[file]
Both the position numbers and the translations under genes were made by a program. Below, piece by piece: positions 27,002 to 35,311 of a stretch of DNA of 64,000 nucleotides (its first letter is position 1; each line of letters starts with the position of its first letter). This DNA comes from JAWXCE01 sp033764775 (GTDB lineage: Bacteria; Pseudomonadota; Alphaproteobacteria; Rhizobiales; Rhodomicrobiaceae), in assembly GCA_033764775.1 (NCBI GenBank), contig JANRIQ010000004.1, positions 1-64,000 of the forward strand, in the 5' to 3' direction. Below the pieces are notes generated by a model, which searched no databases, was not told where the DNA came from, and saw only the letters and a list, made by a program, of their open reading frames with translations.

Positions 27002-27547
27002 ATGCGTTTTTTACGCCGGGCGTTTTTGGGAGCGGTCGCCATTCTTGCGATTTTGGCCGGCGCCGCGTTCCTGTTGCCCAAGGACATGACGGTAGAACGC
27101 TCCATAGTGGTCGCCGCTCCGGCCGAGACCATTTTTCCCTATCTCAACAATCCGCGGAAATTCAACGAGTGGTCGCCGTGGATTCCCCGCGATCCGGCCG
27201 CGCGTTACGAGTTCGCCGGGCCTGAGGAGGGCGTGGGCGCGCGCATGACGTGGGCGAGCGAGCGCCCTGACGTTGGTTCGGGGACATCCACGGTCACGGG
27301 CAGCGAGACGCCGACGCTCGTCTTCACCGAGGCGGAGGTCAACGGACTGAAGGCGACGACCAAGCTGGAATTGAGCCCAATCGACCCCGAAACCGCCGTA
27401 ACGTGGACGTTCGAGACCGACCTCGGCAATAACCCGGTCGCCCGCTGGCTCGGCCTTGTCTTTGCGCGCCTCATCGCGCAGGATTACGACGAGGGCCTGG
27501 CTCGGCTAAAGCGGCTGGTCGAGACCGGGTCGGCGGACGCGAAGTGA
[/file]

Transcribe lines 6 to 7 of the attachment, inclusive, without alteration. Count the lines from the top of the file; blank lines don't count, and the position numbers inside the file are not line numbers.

27301 CAGCGAGACGCCGACGCTCGTCTTCACCGAGGCGGAGGTCAACGGACTGAAGGCGACGACCAAGCTGGAATTGAGCCCAATCGACCCCGAAACCGCCGTA
27401 ACGTGGACGTTCGAGACCGACCTCGGCAATAACCCGGTCGCCCGCTGGCTCGGCCTTGTCTTTGCGCGCCTCATCGCGCAGGATTACGACGAGGGCCTGG